A remake of the popular and long-running 70's poilce drama of the same name. Officers Doyle and Grant patrolled the streets of Los Angeles in squad car Adam-12, trying to keep the city safe... See full summary »
A realistic police drama following the lives of two officers of the LAPD, veteran Pete Malloy and his rookie partner, Jim Reed. Done in a spare, almost "docudrama" style, each episode covered a variety of incidents that the officers encountered during a shift, from the tragic to the trivial. Written by
Marg Baskin <firstname.lastname@example.org>
The dispatcher voice on the program was played by Shaaron Claridge. Claridge was a real L.A. dispatcher. Producer Jack Webb thought using a real dispatcher for the voiceovers would lend authenticity to the program. Webb did the same thing for his later series, "Emergency!", casting a real-life emergency dispatcher to voice the role. See more »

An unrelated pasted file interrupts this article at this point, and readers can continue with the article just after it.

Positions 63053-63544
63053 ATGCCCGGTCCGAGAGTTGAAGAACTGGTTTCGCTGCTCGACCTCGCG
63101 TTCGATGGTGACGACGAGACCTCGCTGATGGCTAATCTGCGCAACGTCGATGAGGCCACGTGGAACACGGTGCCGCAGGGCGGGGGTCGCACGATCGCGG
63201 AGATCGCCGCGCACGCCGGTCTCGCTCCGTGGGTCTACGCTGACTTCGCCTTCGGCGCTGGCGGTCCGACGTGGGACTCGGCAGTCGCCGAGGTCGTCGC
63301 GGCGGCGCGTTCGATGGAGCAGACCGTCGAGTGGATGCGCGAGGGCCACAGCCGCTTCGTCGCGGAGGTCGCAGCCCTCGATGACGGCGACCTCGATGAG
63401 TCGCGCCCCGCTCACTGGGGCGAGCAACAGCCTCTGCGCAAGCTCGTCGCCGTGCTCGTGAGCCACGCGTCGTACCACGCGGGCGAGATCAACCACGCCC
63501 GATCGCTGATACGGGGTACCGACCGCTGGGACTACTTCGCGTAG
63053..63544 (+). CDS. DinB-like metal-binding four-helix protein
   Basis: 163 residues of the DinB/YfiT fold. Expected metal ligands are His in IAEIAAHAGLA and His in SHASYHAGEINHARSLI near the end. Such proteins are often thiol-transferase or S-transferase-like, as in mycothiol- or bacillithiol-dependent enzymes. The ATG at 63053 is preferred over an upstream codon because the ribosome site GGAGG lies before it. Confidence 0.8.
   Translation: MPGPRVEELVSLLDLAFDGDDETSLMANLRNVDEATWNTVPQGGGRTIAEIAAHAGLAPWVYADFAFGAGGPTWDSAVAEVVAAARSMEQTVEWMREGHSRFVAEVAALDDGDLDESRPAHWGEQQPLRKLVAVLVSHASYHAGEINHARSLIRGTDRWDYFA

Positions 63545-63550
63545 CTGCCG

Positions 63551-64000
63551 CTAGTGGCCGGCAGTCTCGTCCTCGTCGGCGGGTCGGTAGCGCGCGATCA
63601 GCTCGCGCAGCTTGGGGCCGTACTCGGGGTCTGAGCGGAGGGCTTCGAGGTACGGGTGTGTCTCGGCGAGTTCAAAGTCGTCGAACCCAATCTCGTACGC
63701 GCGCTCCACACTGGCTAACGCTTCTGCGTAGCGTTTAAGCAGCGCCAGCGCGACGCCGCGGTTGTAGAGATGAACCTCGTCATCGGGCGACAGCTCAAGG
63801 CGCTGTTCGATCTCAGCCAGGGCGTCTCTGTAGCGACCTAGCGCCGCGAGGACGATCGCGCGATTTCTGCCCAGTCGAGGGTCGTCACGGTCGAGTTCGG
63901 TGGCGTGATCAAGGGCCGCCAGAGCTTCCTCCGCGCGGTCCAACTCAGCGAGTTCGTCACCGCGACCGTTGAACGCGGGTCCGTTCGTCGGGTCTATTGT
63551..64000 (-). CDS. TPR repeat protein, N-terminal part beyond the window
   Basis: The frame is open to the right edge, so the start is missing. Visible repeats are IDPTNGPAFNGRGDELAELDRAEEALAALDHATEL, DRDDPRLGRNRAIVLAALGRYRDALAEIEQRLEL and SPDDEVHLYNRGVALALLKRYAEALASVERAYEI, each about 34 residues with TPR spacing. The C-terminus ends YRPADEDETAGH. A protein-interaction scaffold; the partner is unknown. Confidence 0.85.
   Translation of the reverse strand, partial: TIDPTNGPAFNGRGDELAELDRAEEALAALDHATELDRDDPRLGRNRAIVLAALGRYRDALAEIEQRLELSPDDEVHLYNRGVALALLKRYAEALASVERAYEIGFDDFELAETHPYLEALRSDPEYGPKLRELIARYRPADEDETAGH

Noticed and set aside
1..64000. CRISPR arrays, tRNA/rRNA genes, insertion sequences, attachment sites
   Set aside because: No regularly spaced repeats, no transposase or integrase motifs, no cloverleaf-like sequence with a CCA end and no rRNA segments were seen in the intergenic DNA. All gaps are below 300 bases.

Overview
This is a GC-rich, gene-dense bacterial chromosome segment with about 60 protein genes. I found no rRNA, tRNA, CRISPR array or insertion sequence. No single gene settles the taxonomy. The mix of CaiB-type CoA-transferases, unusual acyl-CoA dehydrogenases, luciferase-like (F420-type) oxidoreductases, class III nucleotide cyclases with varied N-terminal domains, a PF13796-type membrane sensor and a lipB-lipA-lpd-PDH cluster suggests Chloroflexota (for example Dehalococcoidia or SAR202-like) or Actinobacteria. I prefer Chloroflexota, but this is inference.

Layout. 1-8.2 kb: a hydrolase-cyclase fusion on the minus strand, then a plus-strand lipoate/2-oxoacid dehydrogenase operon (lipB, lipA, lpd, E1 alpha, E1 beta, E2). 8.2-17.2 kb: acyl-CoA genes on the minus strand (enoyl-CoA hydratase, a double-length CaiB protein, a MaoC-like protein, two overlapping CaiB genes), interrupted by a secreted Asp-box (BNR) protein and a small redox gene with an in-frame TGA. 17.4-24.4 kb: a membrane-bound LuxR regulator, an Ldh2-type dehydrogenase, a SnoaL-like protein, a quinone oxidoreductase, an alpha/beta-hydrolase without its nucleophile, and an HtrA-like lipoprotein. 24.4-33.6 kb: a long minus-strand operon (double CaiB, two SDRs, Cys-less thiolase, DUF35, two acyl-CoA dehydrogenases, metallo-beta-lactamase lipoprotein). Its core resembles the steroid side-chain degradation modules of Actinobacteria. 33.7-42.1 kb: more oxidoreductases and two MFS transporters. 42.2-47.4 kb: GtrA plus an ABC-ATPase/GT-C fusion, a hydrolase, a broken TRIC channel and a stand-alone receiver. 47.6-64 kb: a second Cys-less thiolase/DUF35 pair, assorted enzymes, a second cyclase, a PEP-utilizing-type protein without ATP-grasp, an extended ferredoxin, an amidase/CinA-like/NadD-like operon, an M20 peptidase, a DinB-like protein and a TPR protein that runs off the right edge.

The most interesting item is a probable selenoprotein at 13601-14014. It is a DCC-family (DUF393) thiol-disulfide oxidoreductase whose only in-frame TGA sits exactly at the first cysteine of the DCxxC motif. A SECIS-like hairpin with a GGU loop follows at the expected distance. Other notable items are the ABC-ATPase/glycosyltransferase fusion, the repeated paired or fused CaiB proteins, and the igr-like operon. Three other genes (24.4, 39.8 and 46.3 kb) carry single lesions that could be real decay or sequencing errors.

In all episodes throughout the series, during any interior scenes showing the captain's office, which is depicted as having a door and windows facing the hallway and a wall with a window looking into the adjoining office, there is never any glass in either the doors or windows. See more »
The title is my attempt to honor the classic Johnny Carson "Claude Cooper copper clappers" bit with Jack Webb. As a kid I tried to never miss an episode of any Jack Webb series. Adam 12 being one of them. I really enjoyed how the relationship between Reed and Malloy developed throughout out the seasons. From the beginning when Malloy was a bit distant from his partner but still very mother hen-like to the later years when the two were comfortable with each other and taking little jabs at each other between calls.
One of my favorites was the episode when Reed's wife was pregnant, and the Reeds, Malloy, and his girl friend were trapped in a ghost town by a motorcycle gang. That episode still stands out in my mind. I enjoyed how the series dealt with more day to day stuff than the impossible situations shown in many other cop shows. It was amazing how a day's work could be squeezed into a 30 min show (22 w/o commercials).
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